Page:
Christmas at Tiffany’s, by Karen Swan
With its New York winter wonderland front cover, and a title clearly inspired by Audrey Hepburn’s most famous film, Christmas at Tiffany’s is undoubtedly a book written for a female audience. Truthfully, I have always made a point of avoiding anything I think of as falling into the “chick lit” genre, but decided to break from tradition and try something different for the festive season.
In Christmas at Tiffany’s, Cassie Fraser suddenly leaves behind the only life she has known as an adult. Having married at twenty and spent the past decade with her husband in rural Scotland, she discovers his philandering betrayal. Shocked and heart-broken, she struggles to find her own identity, in an attempt to start building a new life. Cassie spends four months staying with each of her best friends in turn; Kelly in New York, Anouk in Paris, and Suzy in London. Leaving the quiet Scottish moors behind, Cassie is suddenly thrown into a hectic, materialistic, city-living world, with little idea of how to relate to it, or how to move on.
This book will certainly appeal to anyone who is a hopeless romantic. However, there is more to it than I was initially willing to give it credit for, based on its rather sappy prologue. Once Cassie arrives in New York, the meat of the story begins. There were times during my read, when I felt somewhat exasperated by Cassie’s personal turmoil, but what I loved the whole way through was her exploration of three of my favourite cities. Having thought I knew them all fairly well, I learned a little something new about each one. Even Cassie herself grew on me throughout the book. I found her irritatingly weak and pathetic to start with, but she becomes more gutsy as the book develops, and I was surprised to find myself actually rather liking her by the end.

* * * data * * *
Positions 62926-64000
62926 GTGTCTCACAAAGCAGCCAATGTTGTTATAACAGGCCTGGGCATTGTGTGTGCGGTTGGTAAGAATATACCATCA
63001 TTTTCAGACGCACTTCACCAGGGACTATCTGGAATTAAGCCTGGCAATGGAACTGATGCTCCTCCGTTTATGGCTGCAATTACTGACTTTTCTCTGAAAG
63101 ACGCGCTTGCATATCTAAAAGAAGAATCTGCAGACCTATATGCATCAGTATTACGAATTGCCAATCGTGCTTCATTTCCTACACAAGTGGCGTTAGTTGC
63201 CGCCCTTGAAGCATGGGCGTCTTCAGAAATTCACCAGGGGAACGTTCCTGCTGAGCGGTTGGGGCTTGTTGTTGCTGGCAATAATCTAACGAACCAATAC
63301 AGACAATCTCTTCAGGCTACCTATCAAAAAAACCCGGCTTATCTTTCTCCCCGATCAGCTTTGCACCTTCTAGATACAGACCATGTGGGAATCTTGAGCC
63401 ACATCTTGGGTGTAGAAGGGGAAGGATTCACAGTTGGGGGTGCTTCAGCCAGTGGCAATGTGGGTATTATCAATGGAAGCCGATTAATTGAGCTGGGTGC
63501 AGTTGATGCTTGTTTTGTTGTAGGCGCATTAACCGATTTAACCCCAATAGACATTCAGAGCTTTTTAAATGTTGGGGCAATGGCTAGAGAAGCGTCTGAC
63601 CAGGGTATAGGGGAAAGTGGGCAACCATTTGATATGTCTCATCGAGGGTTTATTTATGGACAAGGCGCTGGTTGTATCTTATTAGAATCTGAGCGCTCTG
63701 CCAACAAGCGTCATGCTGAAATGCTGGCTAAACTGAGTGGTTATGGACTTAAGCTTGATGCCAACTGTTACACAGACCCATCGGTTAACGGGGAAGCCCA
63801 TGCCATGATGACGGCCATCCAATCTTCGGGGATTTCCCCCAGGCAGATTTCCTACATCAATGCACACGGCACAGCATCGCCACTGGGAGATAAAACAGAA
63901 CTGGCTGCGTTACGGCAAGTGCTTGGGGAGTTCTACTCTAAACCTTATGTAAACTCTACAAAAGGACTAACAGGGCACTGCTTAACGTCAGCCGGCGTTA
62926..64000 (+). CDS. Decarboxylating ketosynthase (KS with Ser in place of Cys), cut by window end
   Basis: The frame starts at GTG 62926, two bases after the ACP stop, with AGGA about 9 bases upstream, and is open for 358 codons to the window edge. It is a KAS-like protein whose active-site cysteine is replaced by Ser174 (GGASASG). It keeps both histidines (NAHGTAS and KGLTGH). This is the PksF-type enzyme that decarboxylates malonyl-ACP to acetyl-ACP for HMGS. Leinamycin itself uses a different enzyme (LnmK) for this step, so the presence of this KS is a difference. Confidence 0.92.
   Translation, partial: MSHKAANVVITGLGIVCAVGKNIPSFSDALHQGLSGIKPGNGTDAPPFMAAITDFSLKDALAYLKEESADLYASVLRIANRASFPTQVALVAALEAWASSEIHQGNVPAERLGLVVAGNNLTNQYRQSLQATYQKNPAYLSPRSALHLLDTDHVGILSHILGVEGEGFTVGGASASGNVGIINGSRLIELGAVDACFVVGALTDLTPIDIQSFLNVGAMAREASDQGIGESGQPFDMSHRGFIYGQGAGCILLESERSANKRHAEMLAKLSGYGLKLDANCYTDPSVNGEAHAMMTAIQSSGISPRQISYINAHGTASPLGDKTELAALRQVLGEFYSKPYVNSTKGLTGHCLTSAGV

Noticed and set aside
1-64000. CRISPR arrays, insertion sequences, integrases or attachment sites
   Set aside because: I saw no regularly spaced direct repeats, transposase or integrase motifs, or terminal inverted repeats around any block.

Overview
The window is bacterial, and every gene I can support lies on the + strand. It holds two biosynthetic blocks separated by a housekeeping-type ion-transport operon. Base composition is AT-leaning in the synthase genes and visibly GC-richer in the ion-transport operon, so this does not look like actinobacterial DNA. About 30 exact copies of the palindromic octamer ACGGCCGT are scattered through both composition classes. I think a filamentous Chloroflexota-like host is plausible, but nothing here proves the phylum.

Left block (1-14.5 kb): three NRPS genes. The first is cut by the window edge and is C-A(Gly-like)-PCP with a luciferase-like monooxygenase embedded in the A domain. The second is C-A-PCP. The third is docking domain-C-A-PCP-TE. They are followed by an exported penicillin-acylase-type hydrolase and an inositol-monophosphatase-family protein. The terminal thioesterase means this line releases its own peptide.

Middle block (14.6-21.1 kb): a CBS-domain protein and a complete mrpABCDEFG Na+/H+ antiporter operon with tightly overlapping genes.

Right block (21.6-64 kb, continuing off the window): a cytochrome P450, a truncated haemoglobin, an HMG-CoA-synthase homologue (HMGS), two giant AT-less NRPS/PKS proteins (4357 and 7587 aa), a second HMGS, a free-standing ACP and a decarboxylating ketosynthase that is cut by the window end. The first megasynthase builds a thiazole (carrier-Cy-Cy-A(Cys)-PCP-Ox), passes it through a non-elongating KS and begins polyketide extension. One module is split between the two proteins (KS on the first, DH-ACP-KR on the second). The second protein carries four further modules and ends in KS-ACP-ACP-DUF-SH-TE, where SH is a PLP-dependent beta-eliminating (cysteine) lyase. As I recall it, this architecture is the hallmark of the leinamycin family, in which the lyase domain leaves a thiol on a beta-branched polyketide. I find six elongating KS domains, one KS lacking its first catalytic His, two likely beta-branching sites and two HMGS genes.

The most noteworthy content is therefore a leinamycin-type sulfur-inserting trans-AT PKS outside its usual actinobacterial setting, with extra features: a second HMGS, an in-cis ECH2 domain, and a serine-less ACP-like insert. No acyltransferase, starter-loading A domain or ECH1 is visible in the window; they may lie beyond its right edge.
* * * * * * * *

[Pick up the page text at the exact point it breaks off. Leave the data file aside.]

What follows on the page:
Karen Swan’s style of writing is highly descriptive and enjoyable. The only real issue I have with it is that on quite a few occasions, something is clearly implied, and then in the next sentence, it gets explicitly explained. This makes me feel that her readers are not given enough credit for having an ability to understand or interpret a comprehensible message. No reading between the lines is necessary in this book. However, this does offer the opportunity to simply sit back and enjoy becoming immersed in the story. I found myself able to just appreciate the writing rather than have to think too deeply, and I did get drawn into Cassie’s world without any difficulty. Yes, it is a rather girly story all about love, and yes, it is ultimately fairly predictable, but the greatness of this book lies in its details, and the only way to discover these secrets is to read it. I’m glad I did.
So am I saying here that one should never judge a book by its cover? Well no, as the eye-catching, sparkly, wintry front of this book is a realistic indication of its contents. What I am suggesting, though, is that a cover and title clearly designed to appeal to women, does not mean that the content is necessarily superficial nonsense. It is true to say that this is certainly a romance novel, and it is saturated with clichés and grand gestures, but at its heart is a touching story of a floundering woman simply trying to find her true self and her place in the world. This is a notion that I can certainly relate to, as I expect many others can too. (Plus, it offers that little ray of glimmering hope to cynics like me that good old-fashioned romance might just exist after all.)